This SMU Magazine represents my last issue as executive editor. It’s been 33 years since SMU recruited me from the Council for Advancement and Support of Education in Washington, D.C., to become editor here. I had previously edited publications at The American University and Georgetown University, but I was attracted to SMU by the opportunity to make a difference at an up-and-coming institution. Today, as we all know, SMU has definitely “arrived” among the nation’s distinguished universities.
As I retire May 31, my hope is that the 92 issues I oversaw have told the story of SMU’s progress and potential in a compelling way. Yes, we reported on the institutional tragedies of the late ’80s, but it was then even more of a joy to report SMU’s turnaround and triumphs under Presidents A. Kenneth Pye and R. Gerald Turner. President Pye showed great respect for the role of consistent communications for our alumni, parents, donors and friends, as does President Turner today.
At the same time, we’ve been fortunate to garner external recognition for SMU Magazine, including being named one of the top 10 university magazines in the nation by our professional association. In this digital age, some may consider magazines to be old school, but as one who has kept up with communication trends at colleges and universities nationwide, I can attest that the best institutions, and those striving for that status, are producing lively, colorful and frequent (usually quarterly) university magazines. SMU Magazine is published twice yearly now, but our content is updated online.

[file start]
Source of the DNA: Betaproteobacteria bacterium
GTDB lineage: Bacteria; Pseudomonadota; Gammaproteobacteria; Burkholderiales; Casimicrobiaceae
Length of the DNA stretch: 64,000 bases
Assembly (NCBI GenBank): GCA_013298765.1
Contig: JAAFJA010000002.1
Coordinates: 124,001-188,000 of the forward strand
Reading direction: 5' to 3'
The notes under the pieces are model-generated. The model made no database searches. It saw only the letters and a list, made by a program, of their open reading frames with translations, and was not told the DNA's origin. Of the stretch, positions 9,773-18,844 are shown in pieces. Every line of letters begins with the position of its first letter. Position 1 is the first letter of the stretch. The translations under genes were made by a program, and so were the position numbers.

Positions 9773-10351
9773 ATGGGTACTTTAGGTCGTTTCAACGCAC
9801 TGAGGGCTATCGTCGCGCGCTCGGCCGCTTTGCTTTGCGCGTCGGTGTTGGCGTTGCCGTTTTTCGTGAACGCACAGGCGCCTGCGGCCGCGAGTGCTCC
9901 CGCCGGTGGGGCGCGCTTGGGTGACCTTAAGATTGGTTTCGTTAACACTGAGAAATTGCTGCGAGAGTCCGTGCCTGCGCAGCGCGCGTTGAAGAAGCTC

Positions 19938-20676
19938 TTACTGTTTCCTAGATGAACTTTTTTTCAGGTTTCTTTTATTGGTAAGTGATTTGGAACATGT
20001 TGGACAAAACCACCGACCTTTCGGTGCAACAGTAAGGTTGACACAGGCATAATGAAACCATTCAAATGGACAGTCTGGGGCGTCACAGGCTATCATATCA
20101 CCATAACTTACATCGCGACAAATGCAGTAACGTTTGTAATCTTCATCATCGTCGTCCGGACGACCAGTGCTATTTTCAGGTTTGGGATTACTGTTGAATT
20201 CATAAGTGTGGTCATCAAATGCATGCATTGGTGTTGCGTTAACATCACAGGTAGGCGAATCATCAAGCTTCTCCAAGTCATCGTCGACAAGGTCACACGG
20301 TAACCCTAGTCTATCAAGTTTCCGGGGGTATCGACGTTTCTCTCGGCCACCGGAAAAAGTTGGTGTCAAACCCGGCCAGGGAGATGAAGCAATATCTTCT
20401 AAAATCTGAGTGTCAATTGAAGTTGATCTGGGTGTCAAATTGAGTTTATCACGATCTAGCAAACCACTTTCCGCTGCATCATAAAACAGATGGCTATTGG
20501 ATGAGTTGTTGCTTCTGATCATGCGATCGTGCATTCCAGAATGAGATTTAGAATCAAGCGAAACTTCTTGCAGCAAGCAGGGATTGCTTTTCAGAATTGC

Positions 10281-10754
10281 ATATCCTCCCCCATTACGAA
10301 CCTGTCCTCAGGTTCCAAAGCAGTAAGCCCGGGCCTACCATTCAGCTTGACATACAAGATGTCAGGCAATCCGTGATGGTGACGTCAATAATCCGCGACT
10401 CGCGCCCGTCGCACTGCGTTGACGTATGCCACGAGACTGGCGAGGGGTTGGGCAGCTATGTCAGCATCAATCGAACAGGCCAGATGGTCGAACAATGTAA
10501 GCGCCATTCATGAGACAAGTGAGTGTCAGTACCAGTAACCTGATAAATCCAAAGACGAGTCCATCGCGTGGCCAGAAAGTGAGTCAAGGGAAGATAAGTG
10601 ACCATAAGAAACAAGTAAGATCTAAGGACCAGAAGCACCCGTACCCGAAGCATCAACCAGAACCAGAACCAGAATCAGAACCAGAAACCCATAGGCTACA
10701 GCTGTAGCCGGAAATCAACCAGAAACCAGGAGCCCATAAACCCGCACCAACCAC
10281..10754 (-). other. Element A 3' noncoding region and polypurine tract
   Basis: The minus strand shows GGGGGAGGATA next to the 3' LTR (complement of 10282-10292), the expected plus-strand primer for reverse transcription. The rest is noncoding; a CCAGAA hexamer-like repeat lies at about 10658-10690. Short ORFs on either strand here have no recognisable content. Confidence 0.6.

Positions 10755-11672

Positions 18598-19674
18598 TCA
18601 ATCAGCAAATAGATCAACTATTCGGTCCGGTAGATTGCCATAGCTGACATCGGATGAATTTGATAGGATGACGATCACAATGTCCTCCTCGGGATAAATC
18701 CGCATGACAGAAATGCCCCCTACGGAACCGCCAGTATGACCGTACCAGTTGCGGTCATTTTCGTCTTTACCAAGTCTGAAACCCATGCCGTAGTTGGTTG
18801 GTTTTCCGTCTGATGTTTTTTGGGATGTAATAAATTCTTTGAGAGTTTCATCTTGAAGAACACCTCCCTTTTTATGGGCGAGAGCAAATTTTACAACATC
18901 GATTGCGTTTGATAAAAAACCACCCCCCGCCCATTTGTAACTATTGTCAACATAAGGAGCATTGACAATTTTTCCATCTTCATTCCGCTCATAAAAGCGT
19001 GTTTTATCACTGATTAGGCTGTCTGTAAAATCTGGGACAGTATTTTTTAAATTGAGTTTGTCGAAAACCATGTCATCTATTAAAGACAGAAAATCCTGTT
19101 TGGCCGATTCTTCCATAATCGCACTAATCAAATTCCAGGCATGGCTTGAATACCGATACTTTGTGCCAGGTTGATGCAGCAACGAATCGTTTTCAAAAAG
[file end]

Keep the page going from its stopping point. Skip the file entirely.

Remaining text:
Most SMU staff will tell you that the University is not just a place of employ-ment – it is a community that is embrac-ing and enriching, with an impact on all areas of our lives. My work at SMU has resulted in friendships with many accomplished and caring individuals among the faculty and staff. The most notable relationship, of course, has been with beloved SMU History Professor James K. Hopkins. I interviewed him for a magazine article shortly after arriving in 1983, and this June we celebrate our 30th wedding anniversary.
I also became an SMU alumna after completing the Master of Liberal Arts degree in 2005. It has been an honor to become a Mustang, one of the more than 100,000 members of the alumni commu-nity who receive this magazine.
SMU enabled me to advance professionally as well, moving up to my current position as associate vice president for public affairs, but still watching over the magazine as executive editor, working with Susan White as editor.
I have indeed been fortunate in pursuing my career – which became my calling – at SMU, including collaboration with a remarkably talented Public Affairs staff. In telling my own SMU story, it is difficult to separate the personal from the professional, so I will end by simply, but wholeheartedly, saying thank you. And – Go Ponies!
– Patricia LaSalle-Hopkins ’05